The trial court’s ruling was particularly excessive in that it went beyond what the plaintiffs had even requested. The plaintiffs had asked for a ruling that the ambulatory surgical center provision was unconstitutional. They also asked the trial court to reconsider the matter of the admitting privileges requirement, but only as to certain named abortion facilities in the Rio Grande Valley in McAllen south Texas and in El Paso.

They did not ask the court to rule again on the admitting privilege law for all facilities in the entire state. However, the trial court did just that, ruling that both the ambulatory surgical center law and the admitting privilege requirement as to the entire state were unconstitutional.

On October 2, 2014, a three-judge panel of the 5th Circuit granted a stay of the trial court’s injunction virtually in its entirety. The appellate court upheld the injunction against the ambulatory surgical center requirement as to only the one plaintiff in the lawsuit, which operates an abortion facility in El Paso, Texas. Yet even that exception was limited to only the physical plant requirements, and not the operational requirements. Other than that one exception, the injunction was stayed.

On the issue of the trial judge’s renewed injunction against the admitting privilege provision, the appellate court rule that the admitting privilege requirement had already been decided by the 5th Circuit in the case from 2013, and that the injunction was erroneously granted. The court also noted that the trial judge was bound to follow precedent, including the 5th Circuit’s decision on the same issue handed down just last year.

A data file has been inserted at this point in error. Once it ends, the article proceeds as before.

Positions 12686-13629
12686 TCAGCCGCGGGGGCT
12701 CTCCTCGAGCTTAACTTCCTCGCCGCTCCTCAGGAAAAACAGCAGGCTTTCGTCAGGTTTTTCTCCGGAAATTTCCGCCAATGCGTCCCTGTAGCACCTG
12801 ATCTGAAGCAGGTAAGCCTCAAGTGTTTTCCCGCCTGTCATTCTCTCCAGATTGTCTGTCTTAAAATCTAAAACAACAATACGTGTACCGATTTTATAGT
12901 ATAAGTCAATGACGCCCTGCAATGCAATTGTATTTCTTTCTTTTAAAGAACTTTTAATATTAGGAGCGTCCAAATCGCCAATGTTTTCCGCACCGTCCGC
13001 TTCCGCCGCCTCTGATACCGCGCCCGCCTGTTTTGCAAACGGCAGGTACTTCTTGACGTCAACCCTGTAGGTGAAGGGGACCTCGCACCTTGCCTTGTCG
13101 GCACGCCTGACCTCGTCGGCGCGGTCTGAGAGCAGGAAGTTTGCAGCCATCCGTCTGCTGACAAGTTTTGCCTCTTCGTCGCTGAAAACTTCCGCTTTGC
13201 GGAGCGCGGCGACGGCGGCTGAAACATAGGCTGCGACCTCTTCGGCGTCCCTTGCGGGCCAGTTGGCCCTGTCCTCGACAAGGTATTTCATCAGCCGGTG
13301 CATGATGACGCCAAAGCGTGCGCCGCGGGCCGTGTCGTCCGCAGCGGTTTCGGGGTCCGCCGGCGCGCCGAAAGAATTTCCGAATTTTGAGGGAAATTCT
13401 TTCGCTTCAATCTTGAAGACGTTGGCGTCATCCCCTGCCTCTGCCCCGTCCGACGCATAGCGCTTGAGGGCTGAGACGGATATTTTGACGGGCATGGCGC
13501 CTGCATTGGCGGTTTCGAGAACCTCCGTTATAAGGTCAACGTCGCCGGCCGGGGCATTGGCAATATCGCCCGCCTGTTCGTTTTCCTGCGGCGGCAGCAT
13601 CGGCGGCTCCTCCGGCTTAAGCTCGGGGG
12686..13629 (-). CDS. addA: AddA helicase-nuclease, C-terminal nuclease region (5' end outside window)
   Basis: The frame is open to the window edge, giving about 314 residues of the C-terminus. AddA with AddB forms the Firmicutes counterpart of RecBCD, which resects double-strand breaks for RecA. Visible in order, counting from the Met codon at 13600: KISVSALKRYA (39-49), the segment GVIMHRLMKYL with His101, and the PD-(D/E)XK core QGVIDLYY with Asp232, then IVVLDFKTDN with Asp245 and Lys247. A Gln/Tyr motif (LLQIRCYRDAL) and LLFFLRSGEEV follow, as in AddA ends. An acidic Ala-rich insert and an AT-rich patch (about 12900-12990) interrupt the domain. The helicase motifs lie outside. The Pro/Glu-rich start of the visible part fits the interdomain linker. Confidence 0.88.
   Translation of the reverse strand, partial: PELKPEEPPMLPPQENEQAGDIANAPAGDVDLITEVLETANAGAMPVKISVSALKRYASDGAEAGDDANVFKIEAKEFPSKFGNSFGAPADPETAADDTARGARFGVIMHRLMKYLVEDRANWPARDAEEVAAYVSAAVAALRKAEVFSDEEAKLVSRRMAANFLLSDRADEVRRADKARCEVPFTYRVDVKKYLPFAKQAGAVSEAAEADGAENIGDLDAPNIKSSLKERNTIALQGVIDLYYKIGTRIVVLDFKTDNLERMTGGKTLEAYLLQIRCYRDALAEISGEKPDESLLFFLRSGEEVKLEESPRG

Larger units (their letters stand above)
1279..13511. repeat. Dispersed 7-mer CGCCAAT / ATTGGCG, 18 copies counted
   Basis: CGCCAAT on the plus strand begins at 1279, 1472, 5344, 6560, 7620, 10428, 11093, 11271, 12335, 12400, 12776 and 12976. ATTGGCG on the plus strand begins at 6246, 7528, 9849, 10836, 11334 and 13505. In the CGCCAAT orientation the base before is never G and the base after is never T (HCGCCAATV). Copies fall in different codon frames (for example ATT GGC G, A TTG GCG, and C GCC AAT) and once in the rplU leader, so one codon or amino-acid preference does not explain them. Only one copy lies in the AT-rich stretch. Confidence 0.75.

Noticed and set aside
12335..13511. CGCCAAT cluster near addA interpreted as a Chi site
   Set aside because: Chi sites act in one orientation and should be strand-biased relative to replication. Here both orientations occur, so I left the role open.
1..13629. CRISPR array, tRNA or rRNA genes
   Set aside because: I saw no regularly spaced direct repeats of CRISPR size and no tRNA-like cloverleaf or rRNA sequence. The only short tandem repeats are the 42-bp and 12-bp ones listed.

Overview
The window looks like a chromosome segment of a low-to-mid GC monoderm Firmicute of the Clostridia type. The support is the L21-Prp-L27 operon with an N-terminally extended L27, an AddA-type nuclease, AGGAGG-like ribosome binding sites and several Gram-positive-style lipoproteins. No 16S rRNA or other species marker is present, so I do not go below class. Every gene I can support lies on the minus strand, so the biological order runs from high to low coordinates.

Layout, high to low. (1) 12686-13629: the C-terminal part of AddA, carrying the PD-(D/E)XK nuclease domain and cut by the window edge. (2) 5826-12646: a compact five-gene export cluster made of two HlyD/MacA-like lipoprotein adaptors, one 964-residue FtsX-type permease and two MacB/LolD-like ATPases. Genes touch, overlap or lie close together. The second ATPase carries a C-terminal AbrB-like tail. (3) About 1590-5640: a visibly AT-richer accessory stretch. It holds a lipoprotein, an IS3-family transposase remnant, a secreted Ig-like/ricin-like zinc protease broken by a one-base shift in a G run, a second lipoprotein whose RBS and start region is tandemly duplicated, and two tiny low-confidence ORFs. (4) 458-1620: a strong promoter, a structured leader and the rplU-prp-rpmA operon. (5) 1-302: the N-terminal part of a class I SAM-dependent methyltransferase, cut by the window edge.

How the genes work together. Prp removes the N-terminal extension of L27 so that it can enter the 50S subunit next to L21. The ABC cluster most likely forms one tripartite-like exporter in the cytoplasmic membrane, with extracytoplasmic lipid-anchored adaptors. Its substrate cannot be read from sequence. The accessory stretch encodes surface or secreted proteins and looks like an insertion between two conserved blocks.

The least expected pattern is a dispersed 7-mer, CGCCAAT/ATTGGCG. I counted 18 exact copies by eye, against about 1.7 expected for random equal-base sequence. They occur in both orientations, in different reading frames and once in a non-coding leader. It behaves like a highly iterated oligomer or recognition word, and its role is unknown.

In summary, the appellate court ruled that the State of Texas is likely to succeed on the merits. That is, when the substance of the law is before the court it is likely that the law will be upheld as constitutional. This conclusion was based on the court’s conclusion that the law is rationally related to a legitimate interest of the state (in this case the health of the woman having an abortion), and that the law did not impose an undue burden a woman’s exercise of her constitutional right to an abortion.

That is, the appellate court decided that the law was intended to further patient health and safety, that there was a reasonable connection between the law and that intended purpose, and that even if enforcement of the law required a lengthy drive from a rural area to a metropolitan area, that was not an undue and illegal burden on a woman’s legal rights.

(As an aside it is worth pointing out that Planned Parenthood is not a named plaintiff in the case. This may be because Planned Parenthood has built mega centers in most of the major metropolitan areas of Texas which meet the requirements of the law for ambulatory surgical centers. Planned Parenthood will likely have less competition and make much more money if this provision of the law is enforced.)